Ventilator-dependent premature infants are often treated with dexamethasone. However, the optimal timing of therapy is unknown. We compared the benefits and hazards of initiating dexamethasone therapy at two weeks of age and at four weeks of age in 371 ventilator-dependent very-low-birth-weight infants (501 to 1500 grams) who had respiratory-index scores (mean airway pressure x the fraction of inspired oxygen) of greater than or equal 2.4 at two weeks of age. The primary outcome was the number of days from randomization to extubation not requiring reintubation (extubation score or death). The secondary outcomes were death before discharge from the hospital; the duration of assisted ventilation, supplementary oxygen therapy and hospital stay; the incidence of chronic lung disease (defined as the need for supplemental oxygen at 36 weeks postconceptional age by best obstetrical estimate) and rates of morbidity and mortality from respiratory causes during the first year. Additional secondary endpoints were hyperglycemia, hypertension, growth, bacteremia, necrotizing enterocolitis and upper GI bleeding. The sample size of 370 was based on a 0.60 probability that the extubation score of late treatment was greater than early treatment, a 5% two-sided type 1 error, 85% power, and 10% treatment noncompliance. Infants were randomized to either receive dexamethasone for two weeks followed by saline placebo for two weeks, or saline placebo for two weeks followed by either dexamethasone or additional placebo for two weeks (if they still met entry criteria). Dexamethasone was given at a dose of 0.25 mg per kilogram of body weight twice daily intravenously or orally for five days, and the dose then tapered. The median time to ventilator independence was 36 days in the dexamethasone-placebo group and 37 days in the placebo-dexamethasone group. The incidences of chronic lung disease (defined as the need for oxygen supplementation at 36 weeks postconceptional age) were 66 percent and 67 percent, respectively. Dexamethasone was associated with an increased incidence of nosocomial bacteremia (relative risk, 1.5; 95 percent confidence interval, 1.1 to 2.1) and hyperglycemia (relative risk, 1.9; 95 percent confidence interval, 1.2 to 3.0) in the dexamethasone-placebo group, elevated blood pressure (relative risk, 2.9; 95 percent confidence interval, 1.2 to 6.9) in the placebo-dexamethasone group, and diminished weight gain and head growth (P less than 0.001) in both groups. Treatment of ventilator-dependent premature infants with dexamethasone at two weeks of age is more hazardous and no more beneficial than treatment at four weeks of age.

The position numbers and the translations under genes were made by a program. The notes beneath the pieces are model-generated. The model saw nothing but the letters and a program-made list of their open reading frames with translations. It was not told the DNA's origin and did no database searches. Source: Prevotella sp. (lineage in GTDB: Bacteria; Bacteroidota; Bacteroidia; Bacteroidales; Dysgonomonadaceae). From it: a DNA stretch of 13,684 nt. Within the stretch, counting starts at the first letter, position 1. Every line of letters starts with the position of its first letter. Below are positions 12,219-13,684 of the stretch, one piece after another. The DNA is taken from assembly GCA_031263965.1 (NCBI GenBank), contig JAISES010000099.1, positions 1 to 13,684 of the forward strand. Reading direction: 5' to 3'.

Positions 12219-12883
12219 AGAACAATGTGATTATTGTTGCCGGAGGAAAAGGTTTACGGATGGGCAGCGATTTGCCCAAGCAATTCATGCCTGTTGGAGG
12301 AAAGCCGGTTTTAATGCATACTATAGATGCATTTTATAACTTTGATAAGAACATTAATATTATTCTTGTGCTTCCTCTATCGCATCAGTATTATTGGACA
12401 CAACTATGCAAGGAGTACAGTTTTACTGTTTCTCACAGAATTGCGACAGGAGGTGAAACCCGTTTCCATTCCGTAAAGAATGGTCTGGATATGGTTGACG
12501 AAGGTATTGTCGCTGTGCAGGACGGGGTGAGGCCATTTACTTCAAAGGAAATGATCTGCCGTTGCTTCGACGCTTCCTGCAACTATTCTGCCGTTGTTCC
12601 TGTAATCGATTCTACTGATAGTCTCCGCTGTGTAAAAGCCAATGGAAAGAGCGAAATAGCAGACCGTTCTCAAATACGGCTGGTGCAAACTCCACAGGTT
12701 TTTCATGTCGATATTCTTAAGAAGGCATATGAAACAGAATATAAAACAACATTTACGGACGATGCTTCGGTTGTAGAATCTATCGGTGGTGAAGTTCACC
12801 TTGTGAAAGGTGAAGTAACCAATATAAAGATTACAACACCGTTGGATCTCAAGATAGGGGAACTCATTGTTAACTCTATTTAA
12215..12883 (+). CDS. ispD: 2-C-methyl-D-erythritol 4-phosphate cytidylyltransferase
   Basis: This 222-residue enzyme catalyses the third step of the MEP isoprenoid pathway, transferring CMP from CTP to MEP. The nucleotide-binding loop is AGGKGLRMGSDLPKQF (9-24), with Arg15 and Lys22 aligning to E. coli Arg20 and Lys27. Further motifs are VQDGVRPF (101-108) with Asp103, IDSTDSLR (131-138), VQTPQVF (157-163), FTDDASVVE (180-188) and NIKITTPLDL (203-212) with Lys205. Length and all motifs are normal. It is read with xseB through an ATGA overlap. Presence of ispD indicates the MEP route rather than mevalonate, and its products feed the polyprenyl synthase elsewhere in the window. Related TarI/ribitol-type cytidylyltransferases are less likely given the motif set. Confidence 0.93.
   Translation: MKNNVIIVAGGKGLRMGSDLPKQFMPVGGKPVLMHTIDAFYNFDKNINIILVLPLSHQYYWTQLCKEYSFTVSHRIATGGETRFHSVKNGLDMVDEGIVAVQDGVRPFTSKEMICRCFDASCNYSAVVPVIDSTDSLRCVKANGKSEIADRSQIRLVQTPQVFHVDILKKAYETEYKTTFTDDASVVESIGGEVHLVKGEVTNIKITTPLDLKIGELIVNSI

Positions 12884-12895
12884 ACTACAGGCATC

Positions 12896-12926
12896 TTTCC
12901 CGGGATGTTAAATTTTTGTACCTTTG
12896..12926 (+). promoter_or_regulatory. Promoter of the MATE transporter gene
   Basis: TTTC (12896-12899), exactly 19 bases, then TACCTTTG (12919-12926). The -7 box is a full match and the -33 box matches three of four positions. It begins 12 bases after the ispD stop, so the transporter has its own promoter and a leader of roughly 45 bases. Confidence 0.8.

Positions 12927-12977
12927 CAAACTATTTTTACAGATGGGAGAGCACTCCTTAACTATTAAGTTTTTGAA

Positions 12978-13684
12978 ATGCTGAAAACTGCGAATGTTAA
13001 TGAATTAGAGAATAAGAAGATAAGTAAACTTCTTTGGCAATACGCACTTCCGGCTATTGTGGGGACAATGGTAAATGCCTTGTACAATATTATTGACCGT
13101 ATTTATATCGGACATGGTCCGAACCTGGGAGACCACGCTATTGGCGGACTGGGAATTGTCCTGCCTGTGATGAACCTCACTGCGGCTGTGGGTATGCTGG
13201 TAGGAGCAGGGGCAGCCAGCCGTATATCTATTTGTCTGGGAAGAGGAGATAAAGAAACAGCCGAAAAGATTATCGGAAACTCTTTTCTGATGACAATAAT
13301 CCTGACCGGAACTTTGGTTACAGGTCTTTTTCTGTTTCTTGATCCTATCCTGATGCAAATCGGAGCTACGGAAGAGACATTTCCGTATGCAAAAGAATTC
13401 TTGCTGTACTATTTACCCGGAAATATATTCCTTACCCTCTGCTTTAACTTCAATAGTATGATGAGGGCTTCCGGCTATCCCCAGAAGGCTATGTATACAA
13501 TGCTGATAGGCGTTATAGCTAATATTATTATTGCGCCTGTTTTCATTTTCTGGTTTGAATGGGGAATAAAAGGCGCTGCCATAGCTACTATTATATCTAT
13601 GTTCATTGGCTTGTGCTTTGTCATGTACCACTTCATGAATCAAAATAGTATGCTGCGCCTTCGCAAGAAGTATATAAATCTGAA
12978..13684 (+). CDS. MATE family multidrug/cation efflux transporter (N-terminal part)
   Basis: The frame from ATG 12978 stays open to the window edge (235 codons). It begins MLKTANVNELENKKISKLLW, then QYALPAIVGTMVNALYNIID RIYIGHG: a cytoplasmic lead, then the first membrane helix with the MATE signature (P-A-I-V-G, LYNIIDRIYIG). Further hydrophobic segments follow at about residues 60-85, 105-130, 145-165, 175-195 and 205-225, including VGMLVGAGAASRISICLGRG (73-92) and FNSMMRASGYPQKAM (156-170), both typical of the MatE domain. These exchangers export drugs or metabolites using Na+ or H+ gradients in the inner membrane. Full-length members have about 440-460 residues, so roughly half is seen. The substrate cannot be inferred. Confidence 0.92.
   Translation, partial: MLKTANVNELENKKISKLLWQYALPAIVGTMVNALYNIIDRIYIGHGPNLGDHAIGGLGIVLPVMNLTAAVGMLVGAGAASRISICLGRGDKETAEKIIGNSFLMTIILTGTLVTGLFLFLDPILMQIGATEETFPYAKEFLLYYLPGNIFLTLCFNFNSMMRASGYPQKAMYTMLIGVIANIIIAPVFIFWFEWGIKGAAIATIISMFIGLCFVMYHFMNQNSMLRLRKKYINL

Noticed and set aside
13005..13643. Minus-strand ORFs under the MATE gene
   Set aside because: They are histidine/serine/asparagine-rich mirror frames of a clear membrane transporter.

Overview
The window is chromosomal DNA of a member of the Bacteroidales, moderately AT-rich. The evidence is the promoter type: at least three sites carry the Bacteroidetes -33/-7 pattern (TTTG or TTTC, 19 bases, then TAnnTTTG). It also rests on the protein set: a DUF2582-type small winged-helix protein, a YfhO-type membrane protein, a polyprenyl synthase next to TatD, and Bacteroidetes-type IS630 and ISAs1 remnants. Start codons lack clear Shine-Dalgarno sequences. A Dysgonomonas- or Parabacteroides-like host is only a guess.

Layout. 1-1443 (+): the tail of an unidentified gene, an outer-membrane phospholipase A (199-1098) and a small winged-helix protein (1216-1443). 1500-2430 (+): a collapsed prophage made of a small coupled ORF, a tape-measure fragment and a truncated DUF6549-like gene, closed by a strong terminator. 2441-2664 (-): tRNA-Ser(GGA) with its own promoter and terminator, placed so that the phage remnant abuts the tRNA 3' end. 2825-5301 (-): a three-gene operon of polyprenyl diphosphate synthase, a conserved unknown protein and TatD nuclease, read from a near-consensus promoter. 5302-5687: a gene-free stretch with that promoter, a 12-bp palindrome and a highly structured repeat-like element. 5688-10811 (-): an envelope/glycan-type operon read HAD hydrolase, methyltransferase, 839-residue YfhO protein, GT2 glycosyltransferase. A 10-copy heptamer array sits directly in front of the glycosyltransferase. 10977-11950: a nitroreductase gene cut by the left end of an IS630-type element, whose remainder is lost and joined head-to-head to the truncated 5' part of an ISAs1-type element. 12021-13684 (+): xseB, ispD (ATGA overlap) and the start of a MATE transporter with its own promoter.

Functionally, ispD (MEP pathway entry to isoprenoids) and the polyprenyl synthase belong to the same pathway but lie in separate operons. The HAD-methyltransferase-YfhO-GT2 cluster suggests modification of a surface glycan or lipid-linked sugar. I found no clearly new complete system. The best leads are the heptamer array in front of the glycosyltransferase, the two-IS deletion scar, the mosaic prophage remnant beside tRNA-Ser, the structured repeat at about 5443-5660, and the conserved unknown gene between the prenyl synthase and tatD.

Interventions